sIOn Wednesday, I offered up a little slice of heaven in New York City, a NY-state protected piece of Staten Island. Sadly, though, a lot of Staten Island has been turned into hell, another slab of the undifferentiated suburban sprawl that has trashed so much of the rest of the US, through mis-guided development, greed, ignorance and stupidity, and, last but not least, political collusion and corruption. (Not to mention federal and private banking policies that red-lined our own form of suburban apartheid.) BloomfieldMy Virgil through the rings of the developers’ underworld of SI was David Burg of WildMetro, an advocacy organization for metropolitan nature. (All opinions here are my own, although David is no slacker when it comes to opinions.) We looked at the Bloomfield lowlands south of the Goethals Bridge, part of a big 676-acre track that had been slated for the obscenity of a NASCAR racing complex, but is now supposed to be filled and re-developed for industrial uses. This area boarders salt marsh, Old Creek, and the Arthur Kill, and is a prime candidate for flooding — Hurricane Sandy debris had to be removed from the site — necessitating massive infill to raise the level 10-20 feet. It’s supposed to be a “marine port and logistics center.” Near where I live in Brooklyn, the existing port facilities go largely unused.

Among other things unused: the centers of many Staten Island towns and villages, hollowed out by the local malls. When the developers and their paid agents the politicos scream “jobs, jobs, jobs!” as the basis for their profit-taking from the commonweal of nature, they mean temporary construction jobs and low-wage service jobs in the big box stores, a smokescreen to prevent you from seeing where other jobs could and should be encouraged. So another mall is going up across the street from the mall on Veterans Road West. woodchipsThe city is spending millions to plant a million trees, while, meanwhile, millions of trees are being chopped into wood chips, as in this pile on an 11-acre site scraped of life. g1This is a fenced-in thicket between the box store’s parking lot (most of this kind of development is blacktop, parking spaces, flat expanses of nothing in a brute landscape) and road. It’s a parody of a “nature preserve,” in which the last of the very rare Torrey’s Mountain Mint, elegized here by my friend Marielle Anzelone, grows. Pycnanthemum torreiIt’s like a Guantanamo for flowers, noted David. The caged plants are symbolic of an entire meadow and surrounding forest habitat lost, the remnants slowly being choked with vines. It isn’t just in Africa where preserves barely hold onto species. Quercus marilandicaAnother habitat island: some unusual Blackjack Oak (Quercus marilandica). The only place this species is found in New York State is here on Staten Island. There are some protected stands in the nearby Clay Pits Pond State Park, along with the tree’s near-twin Post Oak, (they are barrens-siblings), but this thicket was just there, in no-person’s zone, hence vulnerable to so many whims.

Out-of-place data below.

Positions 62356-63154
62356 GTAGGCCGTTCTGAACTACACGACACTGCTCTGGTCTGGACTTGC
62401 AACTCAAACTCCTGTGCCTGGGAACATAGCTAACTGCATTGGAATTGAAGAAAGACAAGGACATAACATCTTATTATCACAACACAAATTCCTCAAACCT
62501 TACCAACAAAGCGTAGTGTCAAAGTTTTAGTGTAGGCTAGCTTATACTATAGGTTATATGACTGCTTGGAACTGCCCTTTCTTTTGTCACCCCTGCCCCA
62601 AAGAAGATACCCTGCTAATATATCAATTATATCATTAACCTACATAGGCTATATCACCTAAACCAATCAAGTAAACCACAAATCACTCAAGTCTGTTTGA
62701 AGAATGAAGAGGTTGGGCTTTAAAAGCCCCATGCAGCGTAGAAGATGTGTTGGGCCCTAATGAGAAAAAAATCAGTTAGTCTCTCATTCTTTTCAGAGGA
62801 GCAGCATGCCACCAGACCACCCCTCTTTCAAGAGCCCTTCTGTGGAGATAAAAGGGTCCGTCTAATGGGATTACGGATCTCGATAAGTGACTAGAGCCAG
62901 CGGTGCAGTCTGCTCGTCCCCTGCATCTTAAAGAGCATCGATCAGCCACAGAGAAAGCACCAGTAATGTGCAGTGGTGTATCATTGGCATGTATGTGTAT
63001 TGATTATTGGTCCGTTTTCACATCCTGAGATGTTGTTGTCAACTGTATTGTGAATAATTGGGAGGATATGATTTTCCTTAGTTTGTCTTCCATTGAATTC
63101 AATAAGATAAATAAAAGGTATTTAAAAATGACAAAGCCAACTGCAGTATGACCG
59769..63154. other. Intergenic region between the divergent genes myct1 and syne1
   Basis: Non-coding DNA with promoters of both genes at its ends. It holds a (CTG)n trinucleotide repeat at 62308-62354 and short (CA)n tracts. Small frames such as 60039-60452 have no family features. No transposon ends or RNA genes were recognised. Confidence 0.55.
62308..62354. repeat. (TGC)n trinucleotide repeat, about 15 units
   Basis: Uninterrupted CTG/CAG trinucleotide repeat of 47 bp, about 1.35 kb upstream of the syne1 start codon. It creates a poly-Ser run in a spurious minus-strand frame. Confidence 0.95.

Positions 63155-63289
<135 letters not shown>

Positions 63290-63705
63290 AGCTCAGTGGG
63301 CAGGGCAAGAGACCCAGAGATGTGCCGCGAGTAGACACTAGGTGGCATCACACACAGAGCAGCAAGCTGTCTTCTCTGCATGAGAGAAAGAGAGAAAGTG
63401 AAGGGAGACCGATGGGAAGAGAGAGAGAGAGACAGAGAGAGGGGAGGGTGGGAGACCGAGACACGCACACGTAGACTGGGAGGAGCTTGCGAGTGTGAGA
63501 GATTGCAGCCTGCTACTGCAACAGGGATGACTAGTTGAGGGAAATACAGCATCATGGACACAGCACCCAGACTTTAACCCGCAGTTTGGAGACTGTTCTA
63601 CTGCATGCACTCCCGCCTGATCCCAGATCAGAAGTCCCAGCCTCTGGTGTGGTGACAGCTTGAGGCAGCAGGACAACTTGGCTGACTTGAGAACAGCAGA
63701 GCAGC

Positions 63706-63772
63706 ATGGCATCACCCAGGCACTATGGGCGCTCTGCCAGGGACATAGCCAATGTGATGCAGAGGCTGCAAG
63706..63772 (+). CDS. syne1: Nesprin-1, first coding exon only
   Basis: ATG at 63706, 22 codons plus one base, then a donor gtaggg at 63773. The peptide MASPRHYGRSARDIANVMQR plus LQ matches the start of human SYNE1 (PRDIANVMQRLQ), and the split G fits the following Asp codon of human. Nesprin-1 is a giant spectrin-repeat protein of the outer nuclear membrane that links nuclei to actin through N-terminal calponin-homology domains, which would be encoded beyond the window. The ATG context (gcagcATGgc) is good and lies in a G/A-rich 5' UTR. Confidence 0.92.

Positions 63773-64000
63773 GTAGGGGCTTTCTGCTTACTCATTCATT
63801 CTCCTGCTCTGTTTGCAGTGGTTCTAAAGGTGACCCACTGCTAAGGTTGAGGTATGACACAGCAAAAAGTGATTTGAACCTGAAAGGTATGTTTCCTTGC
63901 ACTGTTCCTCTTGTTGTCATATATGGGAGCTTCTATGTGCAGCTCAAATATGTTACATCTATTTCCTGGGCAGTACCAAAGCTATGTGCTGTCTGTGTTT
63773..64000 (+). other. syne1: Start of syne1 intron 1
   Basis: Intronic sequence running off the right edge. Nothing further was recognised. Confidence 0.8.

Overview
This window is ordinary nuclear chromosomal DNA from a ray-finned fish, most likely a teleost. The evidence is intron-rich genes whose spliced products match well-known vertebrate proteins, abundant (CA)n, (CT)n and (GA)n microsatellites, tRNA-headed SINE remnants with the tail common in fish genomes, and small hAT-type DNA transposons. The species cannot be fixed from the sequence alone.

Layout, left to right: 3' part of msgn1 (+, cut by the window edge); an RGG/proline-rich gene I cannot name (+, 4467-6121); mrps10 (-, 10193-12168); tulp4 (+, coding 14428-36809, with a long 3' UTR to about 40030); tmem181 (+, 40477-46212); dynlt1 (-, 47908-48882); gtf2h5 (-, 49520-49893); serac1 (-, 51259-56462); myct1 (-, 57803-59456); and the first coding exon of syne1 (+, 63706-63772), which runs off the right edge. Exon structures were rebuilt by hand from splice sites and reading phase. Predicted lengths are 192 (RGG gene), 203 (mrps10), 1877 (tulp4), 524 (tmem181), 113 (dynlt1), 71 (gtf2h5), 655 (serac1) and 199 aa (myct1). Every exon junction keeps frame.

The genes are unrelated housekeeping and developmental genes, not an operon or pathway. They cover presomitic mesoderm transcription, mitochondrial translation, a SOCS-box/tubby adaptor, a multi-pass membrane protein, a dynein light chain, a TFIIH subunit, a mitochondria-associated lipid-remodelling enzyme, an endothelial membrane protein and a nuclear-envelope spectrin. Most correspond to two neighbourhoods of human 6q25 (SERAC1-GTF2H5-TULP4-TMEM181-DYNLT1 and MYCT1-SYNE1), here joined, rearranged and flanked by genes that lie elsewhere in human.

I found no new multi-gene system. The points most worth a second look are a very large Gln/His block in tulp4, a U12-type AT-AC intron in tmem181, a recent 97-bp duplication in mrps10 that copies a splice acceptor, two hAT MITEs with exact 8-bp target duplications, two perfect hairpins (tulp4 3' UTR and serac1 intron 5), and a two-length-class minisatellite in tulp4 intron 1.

Someone told me recently my posts were getting heavy lately with reports of invertebrate numbers crashing, Passenger Pigeons passing, bees, bats, monarchs etc. But that’s the reality of our times, and our responsibility. Still, let let me end here on a bit of optimism:holdoutSalt marsh. Green Herons. Fiddler crabs. Blue crabs. Right next to the Arthur Kill.

Butterfly Meadow

LorettoThe glorious meadow at Mt. Loretto, a New York State “unique area” at the southern end of Staten Island. (Used to be a lot more like it, of course… SI’s development mirrors the post-war suburban destruction of unique areas.) It was abloom with butterflies recently. Here are a few of the species I saw: Phyciodes tharosPearl Crescent (Phyciodes tharos).Cupido comyntasEastern Tailed Blue (Cupido comyntas), in an uncommon open-winged pose.Calycopis cecropsRed-banded Hairstreak (Calycopis cecrops). A species I’ve never seen before. This is the northern edge of its range; it is more common in the deep south. The “hairs” off the tail wagged in the air like antennae, and the spot looks vaguely eye-like. It was hard to tell which end was which, probably the point. Cercyonis pegalaCommon Wood-Nymph (Cercyonis pegala) was another species I’m not familiar with. Cercyonis pegalaA nice surprise.

Other species: Spicebush Swallowtail, Red Admiral, Tiger Swallowtail, Silver-spotted Skipper (the most numerous), Cabbage White, Monarch (2x), one of the Ladies, and these damn confusing skippers:skipperskipper2skipper3skipper4Two different examples of the same species, I think.

I thought I had a pretty good day, even if I later found a list of the butterflies of Staten Island (Richmond Co.) that had 112 species on it. Sometimes you see the snow leopard, sometimes you don’t. One thing I did see when I pulled my eyes from the butterfly-graced, grasshopper-heaving meadow was a huge, dark bird flying so low and slow that I thought it must be a vulture. But it was a mature Bald Eagle, coasting towards Raritan Bay. A pair nest in the area.


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  • Dreamed about how hard it is to photograph damselflies. In a barbershop. In front of a heating duct which melted my phone. 14 minutes ago